Jack Kerouac seems to be more popular in Australia than Steinbeck. Penguine has issued a new series of classics and the one source indicates that “On the Road” is the third most popular book in the series.
Fruit picking is a big industry in Australia, but Steinbeck and “Grapes of Wrath” is rather unknown. Perhaps the owners of the fruit farms prefer it if the workers don’t get radicalized by that book and have convinced publishers to ignore what some American critics think is the best American novel ever written?
Gavin Bishop (according to our source) has written a children’s book titled “The Private Lives of Mr. and Mrs. Smith,” which is about a pair of assassins who are married but unaware of the other’s job. The author has noted the similarity to a recent movie that starred one of Hollywood’s power couples and is exploring the possibility that he may have the grounds for a plagiarism lawsuit.
His nephew is working in the mining town of Kalgoorlie and is into 4WD off-road adventures. We have strongly suggested that he contact the American magazines devoted to that activity and try to do some stringing for them. Some Americans would be surprised to see just how big 4WD is in Western Australia. It is very common to see vehicles on the street with snorkels and that indicates they must go through some rather deep streams.
We are trying to contact our friend Dennis Etchison to get some information about what a writer should do if he thinks he may have been “ripped-off” by a Hollywood movie maker. (Dennis is also supposed to be starting some agenting activites for a new take on the vampire genre. DE has his own agents but if he can sell the story to a magazine . . .)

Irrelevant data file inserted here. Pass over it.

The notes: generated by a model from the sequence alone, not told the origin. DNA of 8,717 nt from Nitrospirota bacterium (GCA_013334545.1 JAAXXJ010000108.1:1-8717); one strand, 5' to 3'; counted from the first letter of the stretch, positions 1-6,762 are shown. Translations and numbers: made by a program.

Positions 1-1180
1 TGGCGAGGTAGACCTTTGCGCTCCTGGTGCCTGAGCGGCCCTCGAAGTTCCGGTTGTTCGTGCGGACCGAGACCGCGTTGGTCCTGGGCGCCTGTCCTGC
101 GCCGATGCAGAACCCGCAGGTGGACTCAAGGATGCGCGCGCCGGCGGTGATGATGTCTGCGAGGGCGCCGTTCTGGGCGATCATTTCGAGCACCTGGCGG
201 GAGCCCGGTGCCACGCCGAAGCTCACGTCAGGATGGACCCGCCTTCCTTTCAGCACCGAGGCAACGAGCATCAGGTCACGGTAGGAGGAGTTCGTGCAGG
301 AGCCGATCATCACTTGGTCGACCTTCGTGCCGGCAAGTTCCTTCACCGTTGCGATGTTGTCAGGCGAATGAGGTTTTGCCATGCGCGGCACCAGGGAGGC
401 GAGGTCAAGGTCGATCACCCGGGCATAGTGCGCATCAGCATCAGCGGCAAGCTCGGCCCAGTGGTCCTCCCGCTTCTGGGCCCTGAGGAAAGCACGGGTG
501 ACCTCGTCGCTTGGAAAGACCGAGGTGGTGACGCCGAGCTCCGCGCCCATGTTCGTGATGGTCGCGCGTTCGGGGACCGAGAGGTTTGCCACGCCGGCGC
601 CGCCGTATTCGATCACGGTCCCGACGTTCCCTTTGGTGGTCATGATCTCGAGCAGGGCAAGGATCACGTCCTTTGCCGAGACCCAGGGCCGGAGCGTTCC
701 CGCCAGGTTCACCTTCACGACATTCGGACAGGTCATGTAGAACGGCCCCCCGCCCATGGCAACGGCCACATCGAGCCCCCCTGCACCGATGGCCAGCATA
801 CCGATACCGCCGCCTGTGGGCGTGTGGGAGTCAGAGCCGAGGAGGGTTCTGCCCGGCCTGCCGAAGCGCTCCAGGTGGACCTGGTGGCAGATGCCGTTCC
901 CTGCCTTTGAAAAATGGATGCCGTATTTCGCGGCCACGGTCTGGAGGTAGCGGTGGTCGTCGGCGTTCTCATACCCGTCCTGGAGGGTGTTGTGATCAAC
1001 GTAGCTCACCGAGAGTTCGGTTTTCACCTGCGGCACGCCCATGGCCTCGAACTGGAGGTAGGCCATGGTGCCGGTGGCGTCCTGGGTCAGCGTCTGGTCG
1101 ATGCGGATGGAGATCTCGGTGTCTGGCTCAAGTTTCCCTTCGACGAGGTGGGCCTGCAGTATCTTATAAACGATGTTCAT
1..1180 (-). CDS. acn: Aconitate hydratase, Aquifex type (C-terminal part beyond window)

In Kalgoorlie, we have made friends (using his laptop right now) a local journalist who will be working a monk’s existence in the mine fields for the next several months and we have told him of the theory that if you write a thousand words a day (after work) then by the end of a month he will have 30,000 words written. Robert B. Parker recommended this daily workout for would be writers. If Greg is in the field for several months, he could, if he sticks to the 1,000 words a day goal, finish a novel while he is working on this new project.
Bill Bryson is considered a cultural treasusre by folks in Australia. We have been told that “down under” is a pejorative term, but Bryson’s book about traveling in Australia, is titled “Down Under” in the copies for sale here in Australia. (Did we get bogus information about “down under” being a pejorative term?)
We have picked up many more nuggests of literary information, but this quick post will have to do for now.
To be continued . . .